US5667573A - Coating composition for preparing solid preparations and solid preparations - Google Patents

Coating composition for preparing solid preparations and solid preparations Download PDF

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US5667573A
US5667573A US08679264 US67926496A US5667573A US 5667573 A US5667573 A US 5667573A US 08679264 US08679264 US 08679264 US 67926496 A US67926496 A US 67926496A US 5667573 A US5667573 A US 5667573A
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coating composition
water
coated
sugar
weight
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US08679264
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Tsutomu Kondou
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Mitsubishi Chemical Corp
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Mitsubishi Chemical Corp
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    • AHUMAN NECESSITIES
    • A23FOODS OR FOODSTUFFS; THEIR TREATMENT, NOT COVERED BY OTHER CLASSES
    • A23GCOCOA; COCOA PRODUCTS, e.g. CHOCOLATE; SUBSTITUTES FOR COCOA OR COCOA PRODUCTS; CONFECTIONERY; CHEWING GUM; ICE-CREAM; PREPARATION THEREOF
    • A23G3/00Sweetmeats; Confectionery; Marzipan; Coated or filled products
    • A23G3/34Sweetmeats, confectionery or marzipan; Processes for the preparation thereof
    • A23G3/343Products for covering, coating, finishing, decorating
    • AHUMAN NECESSITIES
    • A23FOODS OR FOODSTUFFS; THEIR TREATMENT, NOT COVERED BY OTHER CLASSES
    • A23GCOCOA; COCOA PRODUCTS, e.g. CHOCOLATE; SUBSTITUTES FOR COCOA OR COCOA PRODUCTS; CONFECTIONERY; CHEWING GUM; ICE-CREAM; PREPARATION THEREOF
    • A23G3/00Sweetmeats; Confectionery; Marzipan; Coated or filled products
    • A23G3/34Sweetmeats, confectionery or marzipan; Processes for the preparation thereof
    • A23G3/346Finished or semi-finished products in the form of powders, paste or liquids
    • AHUMAN NECESSITIES
    • A23FOODS OR FOODSTUFFS; THEIR TREATMENT, NOT COVERED BY OTHER CLASSES
    • A23PSHAPING OR WORKING OF FOODSTUFFS, NOT FULLY COVERED BY A SINGLE OTHER SUBCLASS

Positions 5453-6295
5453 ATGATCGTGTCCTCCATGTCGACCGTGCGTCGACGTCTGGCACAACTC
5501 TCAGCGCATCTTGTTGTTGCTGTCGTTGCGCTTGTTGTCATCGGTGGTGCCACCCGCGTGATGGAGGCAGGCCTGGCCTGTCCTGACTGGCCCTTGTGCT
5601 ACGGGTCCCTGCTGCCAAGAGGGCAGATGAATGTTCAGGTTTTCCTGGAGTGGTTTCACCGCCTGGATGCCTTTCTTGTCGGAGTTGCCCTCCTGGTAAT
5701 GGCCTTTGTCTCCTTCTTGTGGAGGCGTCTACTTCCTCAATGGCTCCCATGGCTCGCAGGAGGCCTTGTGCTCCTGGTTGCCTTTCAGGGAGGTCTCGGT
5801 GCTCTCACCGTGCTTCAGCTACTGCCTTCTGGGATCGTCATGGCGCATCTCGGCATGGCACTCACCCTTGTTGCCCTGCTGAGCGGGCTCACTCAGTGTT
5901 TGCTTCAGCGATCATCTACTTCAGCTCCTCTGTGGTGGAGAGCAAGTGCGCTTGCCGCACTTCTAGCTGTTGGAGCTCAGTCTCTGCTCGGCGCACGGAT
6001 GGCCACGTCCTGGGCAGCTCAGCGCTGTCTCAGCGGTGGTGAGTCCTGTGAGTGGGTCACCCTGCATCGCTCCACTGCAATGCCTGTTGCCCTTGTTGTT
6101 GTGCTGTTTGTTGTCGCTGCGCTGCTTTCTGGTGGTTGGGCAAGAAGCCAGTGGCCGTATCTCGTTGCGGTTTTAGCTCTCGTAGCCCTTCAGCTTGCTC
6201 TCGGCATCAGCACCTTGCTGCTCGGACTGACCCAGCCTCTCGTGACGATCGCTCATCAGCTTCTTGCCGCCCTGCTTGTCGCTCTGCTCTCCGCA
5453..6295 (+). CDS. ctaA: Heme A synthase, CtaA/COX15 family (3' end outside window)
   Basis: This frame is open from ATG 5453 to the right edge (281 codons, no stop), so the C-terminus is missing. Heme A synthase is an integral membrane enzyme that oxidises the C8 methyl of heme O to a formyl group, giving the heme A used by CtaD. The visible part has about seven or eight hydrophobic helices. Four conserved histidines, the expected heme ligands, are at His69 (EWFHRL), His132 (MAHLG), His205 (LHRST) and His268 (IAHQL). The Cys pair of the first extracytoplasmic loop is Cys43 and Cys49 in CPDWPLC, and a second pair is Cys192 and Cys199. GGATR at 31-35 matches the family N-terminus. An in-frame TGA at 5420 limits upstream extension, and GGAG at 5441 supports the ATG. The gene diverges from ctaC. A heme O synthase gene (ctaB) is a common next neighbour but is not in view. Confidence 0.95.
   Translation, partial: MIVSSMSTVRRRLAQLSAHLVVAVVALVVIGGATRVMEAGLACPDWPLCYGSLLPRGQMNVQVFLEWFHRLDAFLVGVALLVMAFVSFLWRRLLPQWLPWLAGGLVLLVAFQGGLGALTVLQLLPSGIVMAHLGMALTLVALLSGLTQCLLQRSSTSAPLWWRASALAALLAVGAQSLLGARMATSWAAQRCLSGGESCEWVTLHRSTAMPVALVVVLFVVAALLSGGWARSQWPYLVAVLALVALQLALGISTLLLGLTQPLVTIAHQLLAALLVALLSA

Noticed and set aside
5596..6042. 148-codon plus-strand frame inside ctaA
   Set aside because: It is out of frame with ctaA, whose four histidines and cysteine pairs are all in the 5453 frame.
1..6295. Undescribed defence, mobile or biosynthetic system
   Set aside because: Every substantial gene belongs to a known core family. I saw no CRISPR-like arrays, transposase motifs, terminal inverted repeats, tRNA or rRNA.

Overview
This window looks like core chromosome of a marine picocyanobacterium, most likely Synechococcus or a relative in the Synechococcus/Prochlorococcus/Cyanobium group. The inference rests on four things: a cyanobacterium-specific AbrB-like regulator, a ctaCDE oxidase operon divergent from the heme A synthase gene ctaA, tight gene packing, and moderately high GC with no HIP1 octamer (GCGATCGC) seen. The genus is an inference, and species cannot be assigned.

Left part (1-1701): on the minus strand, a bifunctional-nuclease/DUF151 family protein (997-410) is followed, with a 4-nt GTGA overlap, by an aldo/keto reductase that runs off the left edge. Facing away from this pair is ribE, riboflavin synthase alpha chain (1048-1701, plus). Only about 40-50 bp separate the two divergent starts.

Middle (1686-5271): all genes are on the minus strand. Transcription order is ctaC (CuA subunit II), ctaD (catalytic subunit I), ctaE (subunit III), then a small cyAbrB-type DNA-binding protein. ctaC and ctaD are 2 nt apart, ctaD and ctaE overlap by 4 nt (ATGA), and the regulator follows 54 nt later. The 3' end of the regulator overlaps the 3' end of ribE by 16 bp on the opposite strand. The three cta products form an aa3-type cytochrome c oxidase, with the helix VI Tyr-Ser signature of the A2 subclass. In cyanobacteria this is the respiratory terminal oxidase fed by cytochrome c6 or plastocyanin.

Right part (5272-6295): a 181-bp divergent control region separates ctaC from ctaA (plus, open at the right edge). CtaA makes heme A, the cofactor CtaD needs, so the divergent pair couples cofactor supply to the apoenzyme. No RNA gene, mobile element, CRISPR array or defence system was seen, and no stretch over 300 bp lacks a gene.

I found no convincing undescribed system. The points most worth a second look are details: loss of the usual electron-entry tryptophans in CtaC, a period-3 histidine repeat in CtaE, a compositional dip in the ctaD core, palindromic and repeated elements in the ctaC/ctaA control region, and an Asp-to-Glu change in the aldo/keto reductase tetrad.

• A23P20/00Coating of foodstuffs; Coatings therefor; Making laminated, multi-layered, stuffed or hollow foodstuffs
    • A23P20/10Coating with edible coatings, e.g. with oils or fats
    • A23P20/105Coating with compositions containing vegetable or microbial fermentation gums, e.g. cellulose or derivatives; Coating with edible polymers, e.g. polyvinyalcohol
    • AHUMAN NECESSITIES
    • A61MEDICAL OR VETERINARY SCIENCE; HYGIENE
    • A61KPREPARATIONS FOR MEDICAL, DENTAL, OR TOILET PURPOSES
    • A61K9/00Medicinal preparations characterised by special physical form
    • A61K9/20Pills, tablets, discs, rods
    • A61K9/28Dragees; Coated pills or tablets, e.g. with film or compression coating
    • A61K9/2806Coating materials
    • A61K9/282Organic compounds, e.g. fats
    • A61K9/2826Sugars or sugar alcohols, e.g. sucrose; Derivatives thereof
    • AHUMAN NECESSITIES
    • A61MEDICAL OR VETERINARY SCIENCE; HYGIENE
    • A61KPREPARATIONS FOR MEDICAL, DENTAL, OR TOILET PURPOSES
    • A61K9/00Medicinal preparations characterised by special physical form
    • A61K9/20Pills, tablets, discs, rods
    • A61K9/28Dragees; Coated pills or tablets, e.g. with film or compression coating
    • A61K9/2806Coating materials
    • A61K9/2833Organic macromolecular compounds
    • A61K9/286Polysaccharides, e.g. gums; Cyclodextrin
    • A61K9/2866Cellulose; Cellulose derivatives, e.g. hydroxypropyl methylcellulose
    • AHUMAN NECESSITIES
    • A23FOODS OR FOODSTUFFS; THEIR TREATMENT, NOT COVERED BY OTHER CLASSES
    • A23GCOCOA; COCOA PRODUCTS, e.g. CHOCOLATE; SUBSTITUTES FOR COCOA OR COCOA PRODUCTS; CONFECTIONERY; CHEWING GUM; ICE-CREAM; PREPARATION THEREOF
    • A23G2200/00COCOA; COCOA PRODUCTS, e.g. CHOCOLATE; SUBSTITUTES FOR COCOA OR COCOA PRODUCTS; CONFECTIONERY; CHEWING GUM; ICE-CREAM; PREPARATION THEREOF containing organic compounds, e.g. synthetic flavouring agents
    • A23G2200/06COCOA; COCOA PRODUCTS, e.g. CHOCOLATE; SUBSTITUTES FOR COCOA OR COCOA PRODUCTS; CONFECTIONERY; CHEWING GUM; ICE-CREAM; PREPARATION THEREOF containing organic compounds, e.g. synthetic flavouring agents containing beet sugar or cane sugar if specifically mentioned or containing other carbohydrates, e.g. starches, gums, alcohol sugar, polysaccharides, dextrin or containing high or low amount of carbohydrate
    • AHUMAN NECESSITIES
    • A23FOODS OR FOODSTUFFS; THEIR TREATMENT, NOT COVERED BY OTHER CLASSES